Some children with learning and attention issues also have anxiety and depression. If your child has been diagnosed with depression or anxiety, you may wonder if medication could help. The decision to put your child on medication is one to consider carefully with your child’s doctor. Let’s look at some of the most common types of medications for depression and anxiety, along with their benefits and drawbacks.
Antidepressant Medication for Children
Depression is usually treated with drugs called antidepressants. There are currently two antidepressants approved by the U.S. Food and Drug Administration (FDA) for use in children. Both belong to a class of drugs called selective serotonin reuptake inhibitors (SSRIs).
These are usually the first type of drugs a doctor will prescribe for a child’s depression. SSRIs are taken only once a day. They have few side effects. If SSRIs don’t help, a doctor may try other classes of drugs. These include atypical antidepressants or tricyclic antidepressants. About 60 percent of kids respond well to the first antidepressant medication they try. Some need to try other medications to find one that works. With any of these drugs it can take six weeks or more to see results. Although antidepressant medications help, side effects are possible.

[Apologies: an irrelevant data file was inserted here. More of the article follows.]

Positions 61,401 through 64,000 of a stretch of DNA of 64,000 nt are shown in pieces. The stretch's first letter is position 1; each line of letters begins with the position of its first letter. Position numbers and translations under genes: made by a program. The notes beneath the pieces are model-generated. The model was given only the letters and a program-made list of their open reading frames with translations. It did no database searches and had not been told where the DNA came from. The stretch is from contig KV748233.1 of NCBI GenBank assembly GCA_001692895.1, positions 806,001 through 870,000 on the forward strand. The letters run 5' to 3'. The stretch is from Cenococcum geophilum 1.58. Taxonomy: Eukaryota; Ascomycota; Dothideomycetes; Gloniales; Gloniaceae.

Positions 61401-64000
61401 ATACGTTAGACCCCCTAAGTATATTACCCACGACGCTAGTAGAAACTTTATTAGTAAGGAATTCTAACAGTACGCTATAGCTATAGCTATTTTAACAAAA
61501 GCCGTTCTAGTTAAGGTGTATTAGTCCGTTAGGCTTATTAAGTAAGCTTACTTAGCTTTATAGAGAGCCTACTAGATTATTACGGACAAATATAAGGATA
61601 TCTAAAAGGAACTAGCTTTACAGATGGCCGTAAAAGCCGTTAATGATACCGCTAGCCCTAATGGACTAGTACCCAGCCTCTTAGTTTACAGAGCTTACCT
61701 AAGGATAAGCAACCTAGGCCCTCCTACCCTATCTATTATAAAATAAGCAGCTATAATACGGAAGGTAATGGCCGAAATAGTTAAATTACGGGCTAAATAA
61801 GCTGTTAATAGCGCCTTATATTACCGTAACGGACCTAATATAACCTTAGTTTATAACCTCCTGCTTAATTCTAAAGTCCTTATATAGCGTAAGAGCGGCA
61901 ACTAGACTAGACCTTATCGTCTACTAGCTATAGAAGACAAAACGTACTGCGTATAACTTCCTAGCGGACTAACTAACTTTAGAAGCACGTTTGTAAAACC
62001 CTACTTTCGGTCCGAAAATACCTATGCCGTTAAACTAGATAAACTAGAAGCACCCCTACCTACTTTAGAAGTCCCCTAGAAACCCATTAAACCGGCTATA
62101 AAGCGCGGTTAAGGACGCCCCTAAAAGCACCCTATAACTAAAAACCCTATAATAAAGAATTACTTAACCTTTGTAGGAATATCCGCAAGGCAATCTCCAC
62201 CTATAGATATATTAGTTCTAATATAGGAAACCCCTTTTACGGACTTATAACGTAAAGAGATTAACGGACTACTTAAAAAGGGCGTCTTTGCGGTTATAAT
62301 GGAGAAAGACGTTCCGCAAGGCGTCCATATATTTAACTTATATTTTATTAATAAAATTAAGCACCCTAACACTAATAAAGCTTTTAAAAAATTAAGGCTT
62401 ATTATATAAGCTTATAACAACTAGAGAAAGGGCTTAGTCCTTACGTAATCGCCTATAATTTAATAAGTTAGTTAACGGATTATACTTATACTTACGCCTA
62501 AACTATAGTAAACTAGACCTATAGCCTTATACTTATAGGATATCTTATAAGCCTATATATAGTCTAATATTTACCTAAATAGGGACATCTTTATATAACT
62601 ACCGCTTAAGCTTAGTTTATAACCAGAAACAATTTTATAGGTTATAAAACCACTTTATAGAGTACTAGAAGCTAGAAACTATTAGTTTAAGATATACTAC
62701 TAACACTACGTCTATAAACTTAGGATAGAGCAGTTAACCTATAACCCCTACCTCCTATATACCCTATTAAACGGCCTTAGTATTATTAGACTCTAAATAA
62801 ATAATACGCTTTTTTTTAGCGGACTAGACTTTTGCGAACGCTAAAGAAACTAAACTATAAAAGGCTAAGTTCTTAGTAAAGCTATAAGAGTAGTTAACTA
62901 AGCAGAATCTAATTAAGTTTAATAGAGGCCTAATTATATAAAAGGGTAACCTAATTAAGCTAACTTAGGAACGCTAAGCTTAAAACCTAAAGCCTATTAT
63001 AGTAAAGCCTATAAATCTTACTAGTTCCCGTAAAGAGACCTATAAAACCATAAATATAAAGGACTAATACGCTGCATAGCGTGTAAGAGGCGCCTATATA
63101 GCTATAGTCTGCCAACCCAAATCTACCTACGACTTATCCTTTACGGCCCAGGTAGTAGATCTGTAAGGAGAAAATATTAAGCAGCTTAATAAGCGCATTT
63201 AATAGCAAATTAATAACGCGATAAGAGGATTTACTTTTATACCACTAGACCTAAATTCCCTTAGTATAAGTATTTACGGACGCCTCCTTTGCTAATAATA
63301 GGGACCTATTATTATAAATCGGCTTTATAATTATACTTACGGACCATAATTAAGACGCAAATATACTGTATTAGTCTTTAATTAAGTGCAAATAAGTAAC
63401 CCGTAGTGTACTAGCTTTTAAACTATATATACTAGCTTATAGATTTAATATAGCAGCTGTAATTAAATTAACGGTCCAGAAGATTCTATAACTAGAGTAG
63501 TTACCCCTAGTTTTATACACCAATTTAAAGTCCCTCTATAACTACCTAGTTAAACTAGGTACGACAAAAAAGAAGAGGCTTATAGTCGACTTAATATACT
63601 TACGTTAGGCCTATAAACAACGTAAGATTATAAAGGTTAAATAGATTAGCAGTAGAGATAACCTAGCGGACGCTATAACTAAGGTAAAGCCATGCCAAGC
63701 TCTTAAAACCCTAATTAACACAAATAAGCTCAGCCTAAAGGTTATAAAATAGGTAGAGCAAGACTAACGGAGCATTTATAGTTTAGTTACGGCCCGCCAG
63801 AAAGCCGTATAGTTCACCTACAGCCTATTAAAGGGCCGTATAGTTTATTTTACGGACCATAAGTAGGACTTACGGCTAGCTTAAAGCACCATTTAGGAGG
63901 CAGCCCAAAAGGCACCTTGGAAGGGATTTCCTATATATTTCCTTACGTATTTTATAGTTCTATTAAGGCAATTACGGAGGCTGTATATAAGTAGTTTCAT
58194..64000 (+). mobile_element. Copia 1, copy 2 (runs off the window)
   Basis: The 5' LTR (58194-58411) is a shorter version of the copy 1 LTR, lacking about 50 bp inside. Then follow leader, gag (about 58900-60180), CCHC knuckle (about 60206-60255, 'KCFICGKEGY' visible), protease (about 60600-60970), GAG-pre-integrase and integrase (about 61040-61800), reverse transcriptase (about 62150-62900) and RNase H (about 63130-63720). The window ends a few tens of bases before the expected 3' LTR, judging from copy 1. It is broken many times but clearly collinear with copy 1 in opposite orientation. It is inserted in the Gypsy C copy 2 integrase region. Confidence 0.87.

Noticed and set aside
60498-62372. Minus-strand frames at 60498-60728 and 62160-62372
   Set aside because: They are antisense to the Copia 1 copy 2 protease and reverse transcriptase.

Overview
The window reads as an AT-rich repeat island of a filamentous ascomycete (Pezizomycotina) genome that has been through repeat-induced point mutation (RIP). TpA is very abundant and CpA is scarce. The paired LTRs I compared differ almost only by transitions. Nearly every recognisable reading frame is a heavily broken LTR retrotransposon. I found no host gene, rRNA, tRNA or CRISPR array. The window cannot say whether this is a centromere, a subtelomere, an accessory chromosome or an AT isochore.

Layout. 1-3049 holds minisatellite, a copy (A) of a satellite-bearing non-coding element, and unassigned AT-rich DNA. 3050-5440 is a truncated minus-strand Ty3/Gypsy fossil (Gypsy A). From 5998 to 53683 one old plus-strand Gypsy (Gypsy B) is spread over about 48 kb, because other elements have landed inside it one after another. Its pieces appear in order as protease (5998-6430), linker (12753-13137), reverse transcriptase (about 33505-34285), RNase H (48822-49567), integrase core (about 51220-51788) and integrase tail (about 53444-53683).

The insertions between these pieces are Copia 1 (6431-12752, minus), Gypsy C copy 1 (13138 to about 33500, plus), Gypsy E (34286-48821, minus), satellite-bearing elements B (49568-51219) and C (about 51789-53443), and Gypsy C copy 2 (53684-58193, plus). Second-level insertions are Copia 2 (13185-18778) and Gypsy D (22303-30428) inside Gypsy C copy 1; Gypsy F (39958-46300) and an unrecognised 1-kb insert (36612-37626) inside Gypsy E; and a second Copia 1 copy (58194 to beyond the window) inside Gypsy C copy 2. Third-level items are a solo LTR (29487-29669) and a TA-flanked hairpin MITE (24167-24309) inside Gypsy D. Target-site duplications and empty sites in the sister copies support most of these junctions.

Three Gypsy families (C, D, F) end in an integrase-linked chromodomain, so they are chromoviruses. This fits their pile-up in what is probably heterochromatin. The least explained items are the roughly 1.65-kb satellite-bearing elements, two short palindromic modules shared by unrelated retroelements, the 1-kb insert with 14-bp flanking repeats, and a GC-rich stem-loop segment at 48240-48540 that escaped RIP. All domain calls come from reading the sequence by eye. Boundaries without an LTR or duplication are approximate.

Some parents have heard antidepressants increase a child’s risk of committing suicide. However, in 2007 the FDA conducted a study and found that wasn’t true. In any given year, 3 to 8 percent of high school students show suicidal behaviors. But most of them don’t actually commit suicide. It is more likely for children and adolescents with untreated depression to commit suicide, not those who are on medication for depression.
Anti-Anxiety Medication for Children
Kids with anxiety problems can also benefit from taking SSRIs. The FDA has approved certain SSRIs for use in treating obsessive-compulsive disorder (OCD) in kids. OCD is an anxiety disorder in which kids have obsessive, unwanted thoughts and repeated behaviors (such as excessive hand washing).
Other drugs are sometimes prescribed to treat extreme anxiety in children. These medications include benzodiazepines and atypical antidepressants. As with antidepressants, anti-anxiety medications can cause side effects.
Medication: Just One Part of Treatment
Medication is just one part of treating depression and anxiety in kids. Experts also recommend cognitive behavior therapy. CBT helps kids understand and deal with negative thoughts and anxiety. Research has shown that CBT helps kids separate realistic from unrealistic thoughts.
The Stigma of Medication for Mental Health Issues
Some parents hesitate to put their child on medication for mental health problems. They or the people close to them may think issues like depression aren’t real. They may think that the child just needs to “pull herself together” or “snap out of it.” Or that she’ll just “grow out of” her feelings. Try to tune out myths when making health decisions for your child. Turn instead to your child’s doctor and other resources you can trust.